I also run software way behind the bleeding edge. Just getting ready to roll out Office 2007, for instance. When you're not constantly upgrading software (when there's no compelling reason to), you don't find yourself having to upgrade hardware as often.

share|improve this answer

For our standard user we are on a 5 year cycle, We aren't moving to vista (the current plan is to bypass it and go straight to windows 7, but not until at least spring 2010). Most of our users are still running Office 2003 and some are on Open Office. We upgrade the developers and a few superusers based more on need than any schedule.

share|improve this answer

I work at a mom-and-pop ISP, and as such we don't really have a policy beyond "when it dies". This year, we managed to get some new LCD monitors. Most of our computers are pretty old (4-5 years), but I make sure we don't ask much of them either. My workstation doesn't do much beyond using the internet in the usual ways and connecting to our servers via SSH. I do, on the other hand need plenty of desktop space to multitask in and as such my monitor is quite a lot bigger than everyone else's. I used to have 2 17" CRTs on my desk.

The fattest software we use is Filemaker for our customer database. In fact, if it weren't for that, we could all be running Linux in here.

share|improve this answer

Unfortunately our company's unwritten policy is "when it dies". Our oldest computers are Pentium 3's running Windows 2000 Professional; we had three of them when I started at the company 2 years ago, and we're down to just one now. A lot of people left the company last year, so I've been cycling the hardware down the "tech food chain" and getting rid of the older stuff. The CEO is finally starting to realize that this is a serious problem and has asked for a system replacement plan.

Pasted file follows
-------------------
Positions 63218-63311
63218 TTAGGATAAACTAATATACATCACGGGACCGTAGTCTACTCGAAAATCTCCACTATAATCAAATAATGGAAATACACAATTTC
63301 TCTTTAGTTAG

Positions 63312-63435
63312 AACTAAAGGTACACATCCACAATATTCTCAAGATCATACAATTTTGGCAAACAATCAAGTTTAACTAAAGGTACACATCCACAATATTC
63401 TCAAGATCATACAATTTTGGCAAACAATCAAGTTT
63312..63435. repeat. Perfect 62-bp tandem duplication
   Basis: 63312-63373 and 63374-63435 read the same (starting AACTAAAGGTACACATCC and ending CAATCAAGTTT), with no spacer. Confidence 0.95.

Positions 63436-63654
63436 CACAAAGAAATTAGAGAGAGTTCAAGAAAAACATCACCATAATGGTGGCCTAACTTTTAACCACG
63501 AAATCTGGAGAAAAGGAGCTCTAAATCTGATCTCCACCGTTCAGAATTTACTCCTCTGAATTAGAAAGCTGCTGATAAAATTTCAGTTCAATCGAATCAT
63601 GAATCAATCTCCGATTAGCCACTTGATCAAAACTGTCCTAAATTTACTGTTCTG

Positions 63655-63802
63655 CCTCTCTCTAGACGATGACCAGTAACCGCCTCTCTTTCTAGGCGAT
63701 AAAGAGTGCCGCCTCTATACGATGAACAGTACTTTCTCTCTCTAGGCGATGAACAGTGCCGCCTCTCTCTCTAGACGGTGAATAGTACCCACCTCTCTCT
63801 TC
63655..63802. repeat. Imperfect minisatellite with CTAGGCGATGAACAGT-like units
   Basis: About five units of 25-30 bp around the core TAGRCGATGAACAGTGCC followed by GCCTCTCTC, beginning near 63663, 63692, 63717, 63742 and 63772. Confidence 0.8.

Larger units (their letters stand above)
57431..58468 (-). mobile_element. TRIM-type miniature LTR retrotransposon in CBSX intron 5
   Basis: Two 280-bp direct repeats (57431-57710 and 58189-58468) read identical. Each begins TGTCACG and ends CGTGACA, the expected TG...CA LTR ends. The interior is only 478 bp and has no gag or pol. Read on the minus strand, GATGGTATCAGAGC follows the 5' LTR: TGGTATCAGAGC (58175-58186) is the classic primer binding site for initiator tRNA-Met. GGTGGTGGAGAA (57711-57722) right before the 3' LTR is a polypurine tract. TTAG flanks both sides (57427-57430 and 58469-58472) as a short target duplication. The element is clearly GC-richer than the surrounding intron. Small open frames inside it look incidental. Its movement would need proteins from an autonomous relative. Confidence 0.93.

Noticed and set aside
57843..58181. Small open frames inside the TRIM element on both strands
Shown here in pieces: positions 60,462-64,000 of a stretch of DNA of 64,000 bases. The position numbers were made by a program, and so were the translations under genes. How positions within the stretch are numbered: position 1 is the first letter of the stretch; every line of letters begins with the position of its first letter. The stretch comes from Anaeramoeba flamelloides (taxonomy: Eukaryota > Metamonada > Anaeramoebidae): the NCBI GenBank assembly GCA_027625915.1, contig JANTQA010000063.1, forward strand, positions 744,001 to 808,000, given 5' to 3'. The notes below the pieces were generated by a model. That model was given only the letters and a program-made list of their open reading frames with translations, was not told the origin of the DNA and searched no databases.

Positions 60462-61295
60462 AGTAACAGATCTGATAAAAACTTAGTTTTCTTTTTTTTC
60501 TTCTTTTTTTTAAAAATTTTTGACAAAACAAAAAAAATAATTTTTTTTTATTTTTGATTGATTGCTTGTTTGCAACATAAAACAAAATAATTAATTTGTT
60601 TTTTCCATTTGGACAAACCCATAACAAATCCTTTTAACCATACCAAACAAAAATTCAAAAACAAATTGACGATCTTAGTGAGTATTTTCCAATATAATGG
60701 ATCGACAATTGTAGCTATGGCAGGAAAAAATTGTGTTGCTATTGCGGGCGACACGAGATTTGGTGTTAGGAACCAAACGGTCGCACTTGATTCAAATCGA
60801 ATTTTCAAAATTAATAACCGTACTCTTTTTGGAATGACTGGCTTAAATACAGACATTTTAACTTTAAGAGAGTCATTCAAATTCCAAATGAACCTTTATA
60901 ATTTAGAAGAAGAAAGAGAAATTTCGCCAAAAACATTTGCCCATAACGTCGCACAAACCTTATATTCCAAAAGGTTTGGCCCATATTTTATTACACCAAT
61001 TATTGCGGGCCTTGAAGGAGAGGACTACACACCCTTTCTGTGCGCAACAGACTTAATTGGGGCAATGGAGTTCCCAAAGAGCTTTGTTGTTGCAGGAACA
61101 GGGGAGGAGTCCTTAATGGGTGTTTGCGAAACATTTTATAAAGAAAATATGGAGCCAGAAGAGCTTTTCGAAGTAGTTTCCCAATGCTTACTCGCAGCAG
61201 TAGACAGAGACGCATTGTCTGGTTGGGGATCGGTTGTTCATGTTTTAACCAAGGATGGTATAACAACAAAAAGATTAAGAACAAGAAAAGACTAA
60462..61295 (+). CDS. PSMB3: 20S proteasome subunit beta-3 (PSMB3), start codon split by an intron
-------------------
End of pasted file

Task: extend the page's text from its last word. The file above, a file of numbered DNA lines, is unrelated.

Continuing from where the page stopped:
If it were entirely up to me, we'd get rid of computers after three years, which is when many warranties expire, but in the interest of trying to get my proposal approved I've conceded to a five-year lifespan. My plan is that each employee will receive a "new" computer every two years. I've assessed the performance requirements of each user and created a numeric index to represent their required performance level. Users with a high performance score will receive actual new computers. Their computers will be refurbished and passed down to employees with a low performance score.

After the fourth year, the machine will either be sent to the factory floor or the loaner pool. Computers on the factory floor are used for low-impact tasks like printing labels, reporting scrap, completing production orders, etc.

The loaner pool is a bunch of spare systems on hand in case someone's computer dies, for overlap in employment between people going on maternity leave and their replacement (so that each can work on a computer during the training period), or someone needs to borrow a laptop who normally uses a desktop.

Although I've completed my proposal, my manager insists on reviewing it before we show it to the CEO, and he's too busy to review it, so the whole thing is stuck in limbo.

share|improve this answer

Your Answer

 
discard

By posting your answer, you agree to the privacy policy and terms of service.

Not the answer you're looking for? Browse other questions tagged or ask your own question.